"The main reason success rates for natural cycle IVF are so low is that, without the use of medications, there is a much higher chance of a cycle being cancelled at each stage," explains Dr. Greenhouse. For example, in approximately 25 percent of natural IVF cycles, a woman may prematurely ovulate, or an egg cannot be retrieved at the time of the egg retrieval (1). An additional 25 percent of cycles result in no fertilization, and therefore, no embryo. In fact, less than half of all patients that start a natural cycle will have an embryo to transfer back to the uterus. The resultant delivery rate per initiated cycle for women 37 or under is 11 to 16 percent, and this drops to less than 5 percent for women 38 to 40, and as low as 2 percent for women over 40. "This rate of pregnancy is about the same as intrauterine insemination (IUI) rates," says Dr. Greenhouse. "IUI is much less costly and doesn't require a surgical procedure."
In addition, patients doing natural cycle IVF do not have the possibility of freezing embryos, which nearly 50 percent of patients have after doing a stimulated IVF cycle. Frozen embryos have the same pregnancy rates as fresh cycles of stimulated IVF—without the ovarian stimulation or egg retrieval and at a third of the cost of a new cycle. These embryos essentially provide a second or even third chance at pregnancy, all from a single stimulated cycle of IVF. Additionally, genetic testing can be performed on frozen embryos.
Frozen embryos also provide you with the possibility of having additional children years later, from the same cycle. "If you are in your 30s, age and embryo freezing should factor heavily into your decision," says Dr. Greenhouse. "Frozen embryos are a way of stopping the aging process that can be so detrimental to fertility." This is not an option with natural cycle IVF.
While it’s easy to understand that natural cycle IVF costs less than a standard IVF cycle because it uses fewer medications, what’s critical to understand when comparing costs is that, from a value perspective, the choice is clear. Dr. Greenhouse adds, "For the money you spend doing a stimulated IVF cycle, your chances of pregnancy and live birth are far greater than with natural cycle IVF. In fact, your chances are better with one stimulated IVF cycle than they are with three or four cycles of natural cycle IVF. Add to that the possibility of having frozen embryos available at the end of a stimulated cycle of IVF and its value becomes even greater."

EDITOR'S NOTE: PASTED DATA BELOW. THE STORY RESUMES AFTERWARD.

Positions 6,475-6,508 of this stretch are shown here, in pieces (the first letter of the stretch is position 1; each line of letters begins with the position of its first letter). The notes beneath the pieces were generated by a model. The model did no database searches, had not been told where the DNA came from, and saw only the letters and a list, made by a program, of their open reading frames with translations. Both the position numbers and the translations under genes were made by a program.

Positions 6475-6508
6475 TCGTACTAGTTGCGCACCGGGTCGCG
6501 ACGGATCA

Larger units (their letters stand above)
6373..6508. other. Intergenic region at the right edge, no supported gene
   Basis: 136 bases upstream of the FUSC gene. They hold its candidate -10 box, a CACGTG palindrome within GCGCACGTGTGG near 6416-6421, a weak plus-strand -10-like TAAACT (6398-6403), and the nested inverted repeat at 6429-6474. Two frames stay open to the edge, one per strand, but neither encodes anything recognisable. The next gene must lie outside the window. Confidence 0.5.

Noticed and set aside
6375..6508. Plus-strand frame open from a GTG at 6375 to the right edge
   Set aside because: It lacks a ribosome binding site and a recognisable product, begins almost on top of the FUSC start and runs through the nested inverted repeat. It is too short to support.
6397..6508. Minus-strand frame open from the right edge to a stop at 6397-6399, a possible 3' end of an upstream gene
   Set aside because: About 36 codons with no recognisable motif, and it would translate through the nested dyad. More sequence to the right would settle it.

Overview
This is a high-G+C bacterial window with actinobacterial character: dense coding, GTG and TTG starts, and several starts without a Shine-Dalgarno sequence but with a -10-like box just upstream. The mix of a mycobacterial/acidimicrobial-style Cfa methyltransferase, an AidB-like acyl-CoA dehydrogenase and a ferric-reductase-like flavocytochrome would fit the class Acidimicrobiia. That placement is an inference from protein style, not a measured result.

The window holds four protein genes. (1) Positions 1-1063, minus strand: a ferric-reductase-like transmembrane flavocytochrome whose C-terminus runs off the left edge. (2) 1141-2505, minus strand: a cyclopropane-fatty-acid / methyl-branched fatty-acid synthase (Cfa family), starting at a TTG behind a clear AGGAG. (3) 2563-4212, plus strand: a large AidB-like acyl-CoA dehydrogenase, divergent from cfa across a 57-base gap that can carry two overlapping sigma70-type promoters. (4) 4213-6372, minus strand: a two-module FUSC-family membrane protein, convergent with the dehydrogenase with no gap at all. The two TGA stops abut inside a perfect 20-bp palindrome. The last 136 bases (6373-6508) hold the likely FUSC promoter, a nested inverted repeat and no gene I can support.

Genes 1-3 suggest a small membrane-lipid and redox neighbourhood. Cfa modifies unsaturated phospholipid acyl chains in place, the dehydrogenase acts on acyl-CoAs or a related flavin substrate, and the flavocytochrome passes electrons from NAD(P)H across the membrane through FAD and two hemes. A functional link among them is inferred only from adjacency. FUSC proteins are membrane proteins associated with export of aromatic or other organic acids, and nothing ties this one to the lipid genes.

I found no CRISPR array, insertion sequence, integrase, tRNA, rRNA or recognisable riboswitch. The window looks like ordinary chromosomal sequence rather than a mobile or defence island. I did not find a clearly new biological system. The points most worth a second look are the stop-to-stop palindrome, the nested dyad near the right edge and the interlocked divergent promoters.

Medications can certainly be costly, however, this is not the biggest expense associated with an IVF cycle. "The biggest costs in an IVF cycle are the monitoring, egg retrieval, and laboratory costs," says Dr. Greenhouse. "Maintaining a top-notch embryology lab with the latest equipment and highly trained staff is costly, but it's critical to the success of IVF. Whether or not your IVF cycle is stimulated, you'll still be relying heavily on the work of the embryology lab."
At Shady Grove Fertility, while we accept more than 30 insurance providers, we're aware that the cost of treatment can be a significant burden for the many patients without insurance coverage. That's why we offer a number of financial programs that help patients afford treatment. The most popular program is our Shared Risk 100% Refund Guarantee Program. This program costs about as much as two IVF cycles, but provides up to six IVF cycles and all frozen embryo cycles for one flat fee. If patients do not take a baby home from the hospital, 100 percent of their money is refunded (some exclusions may apply).
Other programs include the Shared Help Treatment Discount Program, which provides discounted treatment based on a couple's income level; the Multi-Cycle Discount Program for IVF, which provides discounted fees for pre-payment of multiple cycles; and Fertility Finance, which can help patients find loans for treatment. Fertility medications are also an expensive part of treatment, but many patients who don't have coverage for fertility treatment do have coverage for some or all of their medications. "If affording the medications is an issue, patients should let us know," says Dr. Greenhouse. "We recently launched our Self-Pay Medication Discount Program, which can offer self-pay patients a combined discount of 25 percent off eligible medications from partner pharmacies.”
In addition, patients at Shady Grove Fertility have a dedicated financial counselor who can help them get the most out of their insurance coverage and find the best path for affording treatment and medications.
Undergoing ovarian stimulation with medications does carry one risk that is not experienced by patients doing natural cycle IVF. It is called ovarian hyperstimulation. Ovarian hyperstimulation happens when a woman's body over-responds to the medications. This can cause fluid to build up in the abdomen and pelvis. In rare but severe cases, the condition can lead to more serious issues like blood clots. Mild cases of ovarian hyperstimulation typically resolve themselves. In more serious cases, the excess fluid will be removed in an outpatient procedure.